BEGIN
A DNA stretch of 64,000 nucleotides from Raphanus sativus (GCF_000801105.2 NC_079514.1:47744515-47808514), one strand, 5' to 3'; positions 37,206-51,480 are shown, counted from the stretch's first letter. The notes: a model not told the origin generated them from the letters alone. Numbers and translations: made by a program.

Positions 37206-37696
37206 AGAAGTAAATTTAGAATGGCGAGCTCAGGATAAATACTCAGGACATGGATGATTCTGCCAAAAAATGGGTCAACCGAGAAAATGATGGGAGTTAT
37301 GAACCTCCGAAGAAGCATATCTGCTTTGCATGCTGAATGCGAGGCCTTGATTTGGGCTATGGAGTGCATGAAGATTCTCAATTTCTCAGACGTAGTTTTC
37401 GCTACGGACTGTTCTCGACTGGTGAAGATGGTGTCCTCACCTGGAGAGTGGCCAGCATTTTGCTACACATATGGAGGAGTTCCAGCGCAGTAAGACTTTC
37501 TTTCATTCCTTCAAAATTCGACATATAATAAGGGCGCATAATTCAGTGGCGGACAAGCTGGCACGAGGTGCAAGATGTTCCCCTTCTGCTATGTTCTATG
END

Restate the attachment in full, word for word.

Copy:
A DNA stretch of 64,000 nucleotides from Raphanus sativus (GCF_000801105.2 NC_079514.1:47744515-47808514), one strand, 5' to 3'; positions 37,206-51,480 are shown, counted from the stretch's first letter. The notes: a model not told the origin generated them from the letters alone. Numbers and translations: made by a program.

Positions 37206-37696
37206 AGAAGTAAATTTAGAATGGCGAGCTCAGGATAAATACTCAGGACATGGATGATTCTGCCAAAAAATGGGTCAACCGAGAAAATGATGGGAGTTAT
37301 GAACCTCCGAAGAAGCATATCTGCTTTGCATGCTGAATGCGAGGCCTTGATTTGGGCTATGGAGTGCATGAAGATTCTCAATTTCTCAGACGTAGTTTTC
37401 GCTACGGACTGTTCTCGACTGGTGAAGATGGTGTCCTCACCTGGAGAGTGGCCAGCATTTTGCTACACATATGGAGGAGTTCCAGCGCAGTAAGACTTTC
37501 TTTCATTCCTTCAAAATTCGACATATAATAAGGGCGCATAATTCAGTGGCGGACAAGCTGGCACGAGGTGCAAGATGTTCCCCTTCTGCTATGTTCTATG